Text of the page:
Ramakrishna Paramahamsa, the god-man of modern India, was born on 18 February 1836 at Kamarpukur in the Hooghly district in India. His parents Kshudiram Chattopadhyaya and Chandramani Devi were exceptionally devoted persons and earned the love and respect of the villagers for their charity, truthfulness and kindness.
Ramakrishna Paramahamsa’s early name was Gadadhar or Gadai. He learnt some lessons in the village pathshala but he was not very much interested in it. Gadadhar was seven years old when his father died. At the Gadadhar came to Calcutta (now Kolkata) with his elder brother Ramkumar, who wished his assistance in his priestly duties. At that time a rich widow named Rani Rasmani founded a temple to the goddess Kali on the eastern bank of the Ganga at Dakshineswar. Being invited by Rasmani, Ramkumar— with his brother Gadadhar—came to the sacred temple-garden and Gadadhar found greater opportunities to pursue his spiritual practices.
To Ramakrishna Paramahamsa, the image of Kali was not an inert stone, but the Mother Herself. Rani Rasmani was greatly attracted to Ramakrishna Paramahamsa, for she felt that his strange behaviour was for the fullness of devotion to goddess Kali. Ramakrishna Paramahamsa had a catholic spirit from the very beginning and he made no distinction between one form of god in Hinduism to another in Islam or Christianity. In the meantime, Ramakrishna Paramahamsa was married to Sarada Devi and practised a spiritual life at Dakshineswar.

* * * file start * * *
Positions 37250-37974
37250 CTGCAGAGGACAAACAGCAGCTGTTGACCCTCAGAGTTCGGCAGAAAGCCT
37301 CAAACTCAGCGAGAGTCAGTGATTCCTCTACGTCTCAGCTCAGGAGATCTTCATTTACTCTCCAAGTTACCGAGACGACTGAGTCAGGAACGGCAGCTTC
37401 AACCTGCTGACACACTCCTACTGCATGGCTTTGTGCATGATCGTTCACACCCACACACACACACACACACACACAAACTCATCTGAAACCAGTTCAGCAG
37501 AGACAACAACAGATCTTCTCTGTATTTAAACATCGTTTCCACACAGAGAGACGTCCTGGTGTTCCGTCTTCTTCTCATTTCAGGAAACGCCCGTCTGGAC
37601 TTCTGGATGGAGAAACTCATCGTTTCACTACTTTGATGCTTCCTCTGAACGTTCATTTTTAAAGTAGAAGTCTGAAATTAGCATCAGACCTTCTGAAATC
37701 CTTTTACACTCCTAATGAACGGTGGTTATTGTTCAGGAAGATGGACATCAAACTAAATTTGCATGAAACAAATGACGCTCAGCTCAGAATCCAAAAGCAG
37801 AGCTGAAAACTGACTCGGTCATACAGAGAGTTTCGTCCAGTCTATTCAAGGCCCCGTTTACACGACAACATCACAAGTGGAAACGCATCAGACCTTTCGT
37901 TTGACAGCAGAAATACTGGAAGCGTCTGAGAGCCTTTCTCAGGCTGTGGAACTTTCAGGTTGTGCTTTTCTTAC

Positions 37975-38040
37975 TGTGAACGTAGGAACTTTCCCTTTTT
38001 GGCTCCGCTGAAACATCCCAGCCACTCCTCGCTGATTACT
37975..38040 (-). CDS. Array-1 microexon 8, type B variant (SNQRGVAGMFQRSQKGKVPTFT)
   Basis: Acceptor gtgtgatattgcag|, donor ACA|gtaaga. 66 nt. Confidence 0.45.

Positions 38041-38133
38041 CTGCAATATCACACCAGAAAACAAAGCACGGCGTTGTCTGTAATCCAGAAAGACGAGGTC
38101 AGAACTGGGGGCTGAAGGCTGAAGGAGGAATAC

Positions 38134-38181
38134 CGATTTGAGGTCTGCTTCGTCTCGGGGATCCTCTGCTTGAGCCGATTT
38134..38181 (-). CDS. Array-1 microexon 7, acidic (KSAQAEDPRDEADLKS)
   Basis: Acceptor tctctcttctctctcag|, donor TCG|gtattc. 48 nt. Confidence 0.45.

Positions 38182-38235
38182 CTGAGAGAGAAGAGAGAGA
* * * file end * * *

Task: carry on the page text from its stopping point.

To spread his message to the world around, Ramakrishna Paramahamsa needed a strong instrument. And such an instrument was found in Narendranath Dutta, his beloved Naren, later known to the world as Swami Vivekananda.
The last days of Ramakrishna Paramahamsa were with his devoted disciples. And on 15 August 1886, he breathed his last leaving behind his preachings and godliness for the whole world.